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An epizootic of avian pox in endemic short-toed larks (Calandrella rufescens) and Berthelot's pipits (Anthus berthelotti) in the Canary Islands, Spain

AuthorsSmits, Judit E.G.; Tella, José Luis ; Carrete, Martina ; Serrano, David ; López, Guillermo
Issue Date2005
PublisherSage Publications
CitationVeterinary Pathology 42: 59- 65 (2005)
AbstractBetween January 2002 and November 2003, 50% (n = 395) of short-toed larks (Calandrella rufescens) and 28% (n = 139) of Berthelot's pipits (Anthus berthelotti) examined on the islands of Fuerteventura and Lanzarote, Canary Islands, had gross lesions compatible with avian pox. However, Spanish sparrows (Passer hispaniolensis, n = 128) and trumpeter finches (Bucanetes githagineus, n = 228), which inhabit the same steppe habitats associated with goat husbandry, did not have poxlike lesions. Histopathology and electron microscopy confirmed poxvirus in the lesions, whereas serology using standard, fowl poxvirus- and pigeon poxvirus-based diagnostic agar gel immunodiffusion techniques was negative, likely because of the limited (74.6% pipit; 74.9% lark) similarity between the viruses in our species and fowlpox virus on which the serologic tests rely. On the basis of polymerase chain reaction analyses, the virus isolated from dried lesions of C. rufescens has 80.5% similarity with the virus isolated from A. berthelotti and 91.3% similarity with canarypox, whereas A. berthelotti poxvirus has only 80% similarity with canarypox. We have two distinct and possibly new avian poxviruses. Both poultry and the wild birds on the farms were heavily infested by fleas, which may have acted as vectors in transmission of poxvirus. Disease prevalence in these Canary Island passerines is higher than that described in song birds in Hawaii that are now threatened, endangered, or extinct. Environmental and biological factors contributing to increased disease susceptibility of these isolated populations must be investigated.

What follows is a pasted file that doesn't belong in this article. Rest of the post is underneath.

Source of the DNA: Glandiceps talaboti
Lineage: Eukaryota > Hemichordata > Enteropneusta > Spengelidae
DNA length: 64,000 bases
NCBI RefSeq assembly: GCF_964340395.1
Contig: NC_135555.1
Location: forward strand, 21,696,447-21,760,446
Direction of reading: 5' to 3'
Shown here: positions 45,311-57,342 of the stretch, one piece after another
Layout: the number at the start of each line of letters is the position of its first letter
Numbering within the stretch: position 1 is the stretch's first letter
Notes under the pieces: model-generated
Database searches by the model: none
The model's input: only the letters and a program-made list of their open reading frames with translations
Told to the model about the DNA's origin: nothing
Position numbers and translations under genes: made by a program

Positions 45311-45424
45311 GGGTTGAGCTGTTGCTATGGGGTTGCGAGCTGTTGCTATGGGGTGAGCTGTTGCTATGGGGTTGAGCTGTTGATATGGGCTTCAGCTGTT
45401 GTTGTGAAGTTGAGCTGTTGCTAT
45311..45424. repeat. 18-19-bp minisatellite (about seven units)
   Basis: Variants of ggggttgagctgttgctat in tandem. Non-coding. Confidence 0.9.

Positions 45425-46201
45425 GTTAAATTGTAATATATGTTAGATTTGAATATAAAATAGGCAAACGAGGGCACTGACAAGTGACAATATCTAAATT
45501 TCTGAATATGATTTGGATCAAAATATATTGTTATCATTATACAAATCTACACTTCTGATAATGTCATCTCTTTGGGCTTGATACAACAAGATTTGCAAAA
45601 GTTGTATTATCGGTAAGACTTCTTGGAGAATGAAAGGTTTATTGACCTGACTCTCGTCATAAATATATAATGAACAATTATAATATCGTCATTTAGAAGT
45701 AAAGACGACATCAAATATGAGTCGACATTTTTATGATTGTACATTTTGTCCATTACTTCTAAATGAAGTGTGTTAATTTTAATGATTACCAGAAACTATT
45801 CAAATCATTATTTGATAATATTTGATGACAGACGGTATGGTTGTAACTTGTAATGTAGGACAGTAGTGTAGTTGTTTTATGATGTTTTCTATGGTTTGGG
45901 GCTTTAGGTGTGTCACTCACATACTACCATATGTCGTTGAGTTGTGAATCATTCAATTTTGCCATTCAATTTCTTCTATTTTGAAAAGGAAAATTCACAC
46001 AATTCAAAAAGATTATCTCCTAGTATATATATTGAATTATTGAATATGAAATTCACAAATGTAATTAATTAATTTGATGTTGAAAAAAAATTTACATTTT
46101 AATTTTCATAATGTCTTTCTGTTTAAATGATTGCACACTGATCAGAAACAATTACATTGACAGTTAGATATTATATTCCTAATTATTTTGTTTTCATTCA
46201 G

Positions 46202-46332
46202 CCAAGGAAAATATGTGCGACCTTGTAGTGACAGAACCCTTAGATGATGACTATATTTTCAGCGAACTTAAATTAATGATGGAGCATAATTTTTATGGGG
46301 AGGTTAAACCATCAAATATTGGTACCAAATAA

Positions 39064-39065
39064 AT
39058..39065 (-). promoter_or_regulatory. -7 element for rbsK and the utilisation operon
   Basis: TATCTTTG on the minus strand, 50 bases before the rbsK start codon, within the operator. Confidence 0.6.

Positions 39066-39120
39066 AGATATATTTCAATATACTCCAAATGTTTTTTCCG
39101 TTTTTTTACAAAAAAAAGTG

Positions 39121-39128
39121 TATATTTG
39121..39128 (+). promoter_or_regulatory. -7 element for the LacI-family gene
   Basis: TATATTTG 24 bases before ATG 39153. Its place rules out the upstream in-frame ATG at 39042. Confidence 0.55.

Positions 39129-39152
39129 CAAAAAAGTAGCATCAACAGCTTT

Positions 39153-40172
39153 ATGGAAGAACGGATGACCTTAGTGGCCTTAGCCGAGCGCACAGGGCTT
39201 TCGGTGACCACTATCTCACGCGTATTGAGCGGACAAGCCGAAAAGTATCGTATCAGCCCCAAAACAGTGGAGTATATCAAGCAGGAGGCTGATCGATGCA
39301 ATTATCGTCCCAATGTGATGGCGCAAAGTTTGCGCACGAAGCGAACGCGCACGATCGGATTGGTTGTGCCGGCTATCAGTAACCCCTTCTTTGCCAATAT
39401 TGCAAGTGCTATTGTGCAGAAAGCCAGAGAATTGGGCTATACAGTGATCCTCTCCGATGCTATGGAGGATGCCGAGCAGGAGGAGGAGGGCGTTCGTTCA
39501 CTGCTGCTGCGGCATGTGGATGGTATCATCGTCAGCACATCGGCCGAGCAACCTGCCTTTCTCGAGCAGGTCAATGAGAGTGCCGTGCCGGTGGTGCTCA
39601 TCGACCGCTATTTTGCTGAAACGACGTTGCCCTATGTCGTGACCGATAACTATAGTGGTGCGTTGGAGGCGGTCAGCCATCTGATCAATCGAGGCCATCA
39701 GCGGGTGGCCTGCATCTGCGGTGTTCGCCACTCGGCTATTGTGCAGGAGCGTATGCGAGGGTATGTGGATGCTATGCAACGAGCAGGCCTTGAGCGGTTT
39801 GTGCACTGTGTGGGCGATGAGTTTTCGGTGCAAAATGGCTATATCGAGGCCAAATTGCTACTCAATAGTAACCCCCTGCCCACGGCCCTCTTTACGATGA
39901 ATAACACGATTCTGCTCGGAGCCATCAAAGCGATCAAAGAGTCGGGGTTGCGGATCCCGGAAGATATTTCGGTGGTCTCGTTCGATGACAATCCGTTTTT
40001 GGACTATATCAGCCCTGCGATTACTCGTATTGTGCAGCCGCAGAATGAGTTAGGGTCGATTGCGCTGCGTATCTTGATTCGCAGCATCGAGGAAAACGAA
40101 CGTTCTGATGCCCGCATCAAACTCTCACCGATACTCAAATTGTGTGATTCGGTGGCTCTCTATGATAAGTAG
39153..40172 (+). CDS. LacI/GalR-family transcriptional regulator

Identifiersdoi: 10.1354/vp.42-1-59
issn: 0300-9858
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